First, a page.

I have decided to write about the three of them in order so I will start with the Vinos de Madrid tasting held at the Astor Center. Michael Apstein, a wine educator and writer for the Wine Review Online. did a fabulous job of illustrating the wines from this D.O. which lies near the city of Madrid, one of the world’s most exciting capitals and one of my favorite cities.
The D.O. Madrid is home to more than 45 producers and 8000 hectares of vines. Despite the fact that the area has been producing wines since the 13th century, it didn’t receive its D.O. designation (Denominacion de Origen until the 1990s. In the middle, many events occurred including the arrival of the Phylloxera louse, grubbing up of vines, and the Spanish Civil War, to name a few…
There are some 2500 growers in the area which can be divided into sub zones. The three sub zones are Arganda, the largest one which represents 50% of the vines registered in the D.O. and encompasses 30 municipalities where Tempranillo and Malvar, a white grape variety reign. Navalcarnero sub zone which can count on 19 municipalities and where the Garnacha grape dominates and the San Martin sub zone which includes nine municipalities. The main varieties in the latter sub zone are Albillo for whites and Garnacha for reds.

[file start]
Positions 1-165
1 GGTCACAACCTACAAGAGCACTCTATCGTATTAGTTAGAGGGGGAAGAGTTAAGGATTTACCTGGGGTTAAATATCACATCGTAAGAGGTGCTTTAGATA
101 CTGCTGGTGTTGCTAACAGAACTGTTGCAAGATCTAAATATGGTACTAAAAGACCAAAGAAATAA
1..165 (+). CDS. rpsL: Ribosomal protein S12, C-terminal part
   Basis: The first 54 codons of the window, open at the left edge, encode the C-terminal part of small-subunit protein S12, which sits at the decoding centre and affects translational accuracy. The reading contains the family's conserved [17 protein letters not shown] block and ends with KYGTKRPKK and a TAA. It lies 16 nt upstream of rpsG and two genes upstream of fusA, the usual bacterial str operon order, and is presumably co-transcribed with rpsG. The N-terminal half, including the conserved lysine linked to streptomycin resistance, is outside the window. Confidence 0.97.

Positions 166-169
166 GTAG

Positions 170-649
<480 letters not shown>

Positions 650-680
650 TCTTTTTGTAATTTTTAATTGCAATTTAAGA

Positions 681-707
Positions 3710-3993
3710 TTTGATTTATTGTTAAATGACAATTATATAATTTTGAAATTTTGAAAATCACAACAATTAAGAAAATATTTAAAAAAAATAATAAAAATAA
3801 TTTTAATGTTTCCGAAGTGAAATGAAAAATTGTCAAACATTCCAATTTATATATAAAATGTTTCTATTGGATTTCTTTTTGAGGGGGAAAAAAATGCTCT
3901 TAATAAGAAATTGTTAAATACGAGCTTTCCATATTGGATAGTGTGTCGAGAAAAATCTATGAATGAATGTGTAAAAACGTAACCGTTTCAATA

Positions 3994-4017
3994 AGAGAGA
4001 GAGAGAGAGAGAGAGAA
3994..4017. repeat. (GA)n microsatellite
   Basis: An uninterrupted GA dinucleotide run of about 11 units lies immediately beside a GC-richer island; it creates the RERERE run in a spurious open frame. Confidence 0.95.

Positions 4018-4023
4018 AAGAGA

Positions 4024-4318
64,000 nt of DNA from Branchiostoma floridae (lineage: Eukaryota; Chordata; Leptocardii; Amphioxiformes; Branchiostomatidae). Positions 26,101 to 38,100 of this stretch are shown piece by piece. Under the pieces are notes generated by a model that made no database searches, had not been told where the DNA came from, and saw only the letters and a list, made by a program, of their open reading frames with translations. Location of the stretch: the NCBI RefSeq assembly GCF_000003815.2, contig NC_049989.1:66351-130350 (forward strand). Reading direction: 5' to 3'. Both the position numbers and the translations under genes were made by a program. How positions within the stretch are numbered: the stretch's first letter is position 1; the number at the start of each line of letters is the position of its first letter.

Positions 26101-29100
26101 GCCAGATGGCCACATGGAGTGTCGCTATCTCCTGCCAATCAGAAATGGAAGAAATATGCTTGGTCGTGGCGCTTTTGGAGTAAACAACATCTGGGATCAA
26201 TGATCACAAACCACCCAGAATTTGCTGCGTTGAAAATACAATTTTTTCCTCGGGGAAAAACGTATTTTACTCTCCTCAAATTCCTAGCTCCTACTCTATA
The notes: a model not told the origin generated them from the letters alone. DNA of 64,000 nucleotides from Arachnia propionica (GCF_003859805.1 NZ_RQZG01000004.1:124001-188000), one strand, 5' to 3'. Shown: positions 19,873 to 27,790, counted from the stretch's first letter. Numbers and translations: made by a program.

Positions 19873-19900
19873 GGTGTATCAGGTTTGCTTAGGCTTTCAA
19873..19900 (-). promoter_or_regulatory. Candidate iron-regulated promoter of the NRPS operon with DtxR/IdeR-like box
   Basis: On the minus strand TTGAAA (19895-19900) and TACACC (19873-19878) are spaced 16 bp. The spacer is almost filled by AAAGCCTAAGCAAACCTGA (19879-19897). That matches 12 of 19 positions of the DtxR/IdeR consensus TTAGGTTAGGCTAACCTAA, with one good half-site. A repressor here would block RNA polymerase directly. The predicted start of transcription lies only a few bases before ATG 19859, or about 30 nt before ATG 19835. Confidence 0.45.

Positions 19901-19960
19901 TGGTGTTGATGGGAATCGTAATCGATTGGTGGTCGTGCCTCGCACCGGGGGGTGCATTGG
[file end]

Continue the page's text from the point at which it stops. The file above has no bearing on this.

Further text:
Vinos de Madrid exports a small percentage of their production but most is consumed locally. A variety of grapes are allowed in the D.O. including a few international ones such as Cabernet Sauvignon, Merlot, and Syrah but the wines that interested me most were made with indigenous grapes.
Five producers showcased their wines, among them Bodegas Orusco from Valdilecha. We tried two of their wines and I particularly liked the Vina Main 2008 made from 100% Malvar. It was crisp and refreshing with citrus and floral notes as well as a creamy, nutty note thanks to lees stirring. It was also pretty long on the palate. The second wine we tried was a Main Crianza 2006 made with 100% Tempranillo, aged in American oak. It also was well balanced with some fruit and oak notes as well as a hint of liquorice from the American oak.
To qualify as a crianza, a wine must age for a minimum of at least six months in oak containers.